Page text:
Many people mistakenly believe New York City has lost residents and jobs to the suburbs between 1970 and 1990. While NYC's share of the regional population/jobs has shrank by about 6 percentage points, the number of people living or working in the city has increased by over 3%. Basically, growth in the suburbs has outpaced the city itself.
A decade by decade look at the city/suburban percentage change, though, produces a more tumultuous picture. Between 1970 and 1980, New York City lost 9% of its residents and 7% of its jobs, knocking down its regional share of each by over 5 percentage points. This atrophy was ameliorated during the 1980's by 11% growth, but that expansion was not enough to regain its share of the region's jobs or population.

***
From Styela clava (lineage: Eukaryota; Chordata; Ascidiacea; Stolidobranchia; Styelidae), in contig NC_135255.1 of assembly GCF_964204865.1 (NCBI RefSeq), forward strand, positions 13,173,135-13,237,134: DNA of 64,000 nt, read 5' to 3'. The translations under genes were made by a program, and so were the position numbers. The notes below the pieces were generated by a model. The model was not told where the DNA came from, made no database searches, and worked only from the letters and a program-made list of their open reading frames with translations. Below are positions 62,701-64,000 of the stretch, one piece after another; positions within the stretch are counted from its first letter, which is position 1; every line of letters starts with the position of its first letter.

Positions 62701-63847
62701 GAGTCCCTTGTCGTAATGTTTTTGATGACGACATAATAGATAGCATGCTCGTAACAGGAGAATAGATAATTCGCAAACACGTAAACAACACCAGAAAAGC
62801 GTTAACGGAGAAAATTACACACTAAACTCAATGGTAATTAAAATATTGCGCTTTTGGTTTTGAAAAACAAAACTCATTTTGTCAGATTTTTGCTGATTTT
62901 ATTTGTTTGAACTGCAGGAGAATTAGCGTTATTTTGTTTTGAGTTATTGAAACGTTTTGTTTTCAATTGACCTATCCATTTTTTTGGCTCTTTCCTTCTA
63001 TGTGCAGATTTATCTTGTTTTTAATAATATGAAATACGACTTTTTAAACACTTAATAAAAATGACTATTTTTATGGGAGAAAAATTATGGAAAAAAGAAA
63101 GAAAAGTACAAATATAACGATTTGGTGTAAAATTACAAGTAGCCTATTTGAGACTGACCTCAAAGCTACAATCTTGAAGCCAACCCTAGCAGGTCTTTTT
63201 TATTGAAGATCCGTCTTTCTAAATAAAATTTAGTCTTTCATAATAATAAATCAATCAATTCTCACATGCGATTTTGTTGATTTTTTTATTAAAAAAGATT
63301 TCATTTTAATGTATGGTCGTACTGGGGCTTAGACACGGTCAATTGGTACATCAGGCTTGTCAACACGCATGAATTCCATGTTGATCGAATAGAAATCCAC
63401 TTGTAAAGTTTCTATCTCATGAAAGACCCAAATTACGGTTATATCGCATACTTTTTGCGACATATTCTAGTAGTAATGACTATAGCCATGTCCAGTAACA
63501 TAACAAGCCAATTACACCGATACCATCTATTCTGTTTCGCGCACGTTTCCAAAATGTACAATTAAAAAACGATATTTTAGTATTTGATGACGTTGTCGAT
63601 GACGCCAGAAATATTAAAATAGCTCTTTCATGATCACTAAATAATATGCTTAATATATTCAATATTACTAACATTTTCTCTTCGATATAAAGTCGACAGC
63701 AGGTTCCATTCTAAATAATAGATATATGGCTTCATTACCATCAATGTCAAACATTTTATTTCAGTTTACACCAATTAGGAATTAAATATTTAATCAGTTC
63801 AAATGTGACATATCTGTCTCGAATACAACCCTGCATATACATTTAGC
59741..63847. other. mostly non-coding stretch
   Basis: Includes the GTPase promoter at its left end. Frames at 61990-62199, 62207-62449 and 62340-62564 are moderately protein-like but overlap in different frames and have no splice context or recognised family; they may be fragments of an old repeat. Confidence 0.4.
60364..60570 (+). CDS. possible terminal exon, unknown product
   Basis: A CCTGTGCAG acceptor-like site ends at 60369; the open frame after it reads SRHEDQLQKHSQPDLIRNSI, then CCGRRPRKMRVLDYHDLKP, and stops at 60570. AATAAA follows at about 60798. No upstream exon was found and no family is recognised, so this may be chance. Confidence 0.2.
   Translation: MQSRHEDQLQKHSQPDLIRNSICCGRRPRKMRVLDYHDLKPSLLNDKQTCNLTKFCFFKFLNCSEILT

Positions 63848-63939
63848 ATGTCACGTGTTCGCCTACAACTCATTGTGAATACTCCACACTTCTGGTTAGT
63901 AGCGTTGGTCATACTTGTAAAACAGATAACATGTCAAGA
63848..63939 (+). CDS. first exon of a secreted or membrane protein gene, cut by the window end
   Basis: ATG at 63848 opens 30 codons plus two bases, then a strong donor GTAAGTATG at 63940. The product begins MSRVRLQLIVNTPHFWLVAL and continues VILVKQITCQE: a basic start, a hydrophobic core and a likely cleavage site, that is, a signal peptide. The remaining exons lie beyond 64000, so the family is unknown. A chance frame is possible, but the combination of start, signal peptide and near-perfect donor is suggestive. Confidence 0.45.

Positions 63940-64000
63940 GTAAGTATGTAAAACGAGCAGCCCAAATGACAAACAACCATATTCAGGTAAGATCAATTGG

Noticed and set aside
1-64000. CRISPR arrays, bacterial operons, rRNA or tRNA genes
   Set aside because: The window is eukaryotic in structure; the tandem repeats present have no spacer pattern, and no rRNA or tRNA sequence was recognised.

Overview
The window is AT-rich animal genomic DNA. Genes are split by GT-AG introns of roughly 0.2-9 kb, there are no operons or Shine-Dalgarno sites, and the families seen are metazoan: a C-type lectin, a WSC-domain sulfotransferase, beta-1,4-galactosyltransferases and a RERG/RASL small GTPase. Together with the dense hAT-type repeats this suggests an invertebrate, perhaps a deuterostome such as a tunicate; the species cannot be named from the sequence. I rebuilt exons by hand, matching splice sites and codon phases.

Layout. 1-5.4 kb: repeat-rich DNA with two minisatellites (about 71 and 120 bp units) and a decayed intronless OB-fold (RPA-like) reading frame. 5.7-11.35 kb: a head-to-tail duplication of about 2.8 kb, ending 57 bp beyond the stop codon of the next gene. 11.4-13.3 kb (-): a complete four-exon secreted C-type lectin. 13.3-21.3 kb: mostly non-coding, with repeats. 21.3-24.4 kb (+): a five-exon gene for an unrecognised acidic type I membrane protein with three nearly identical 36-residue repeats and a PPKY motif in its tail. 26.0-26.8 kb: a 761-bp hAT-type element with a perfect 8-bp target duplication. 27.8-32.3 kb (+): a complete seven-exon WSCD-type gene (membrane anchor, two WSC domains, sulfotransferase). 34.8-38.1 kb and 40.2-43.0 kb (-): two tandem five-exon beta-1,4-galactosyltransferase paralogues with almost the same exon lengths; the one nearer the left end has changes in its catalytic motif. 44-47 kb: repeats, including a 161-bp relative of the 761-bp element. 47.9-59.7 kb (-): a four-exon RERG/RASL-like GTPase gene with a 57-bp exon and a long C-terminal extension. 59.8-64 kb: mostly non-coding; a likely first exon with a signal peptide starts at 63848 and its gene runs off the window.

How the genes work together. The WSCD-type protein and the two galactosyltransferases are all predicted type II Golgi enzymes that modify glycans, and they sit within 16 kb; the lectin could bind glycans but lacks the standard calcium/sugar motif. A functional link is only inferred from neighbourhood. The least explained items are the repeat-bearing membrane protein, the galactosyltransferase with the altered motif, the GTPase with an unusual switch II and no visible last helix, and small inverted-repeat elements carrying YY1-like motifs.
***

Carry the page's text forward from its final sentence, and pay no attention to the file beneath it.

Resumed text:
From 1980 to 1990, both the city and suburbs had residential and employment growth around 12%, except for NYC's suburbs in New York State, where employment increased by 20%.
The one constant amongst both decades is the location of strongest workplace growth, the suburban portions of NYS, where growth was over 20% each decade. Total expansion from 1970 to 1990 in this subregion was 45%.
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This page is hosted by Daniel Convissor
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Last updated: 4 April 1999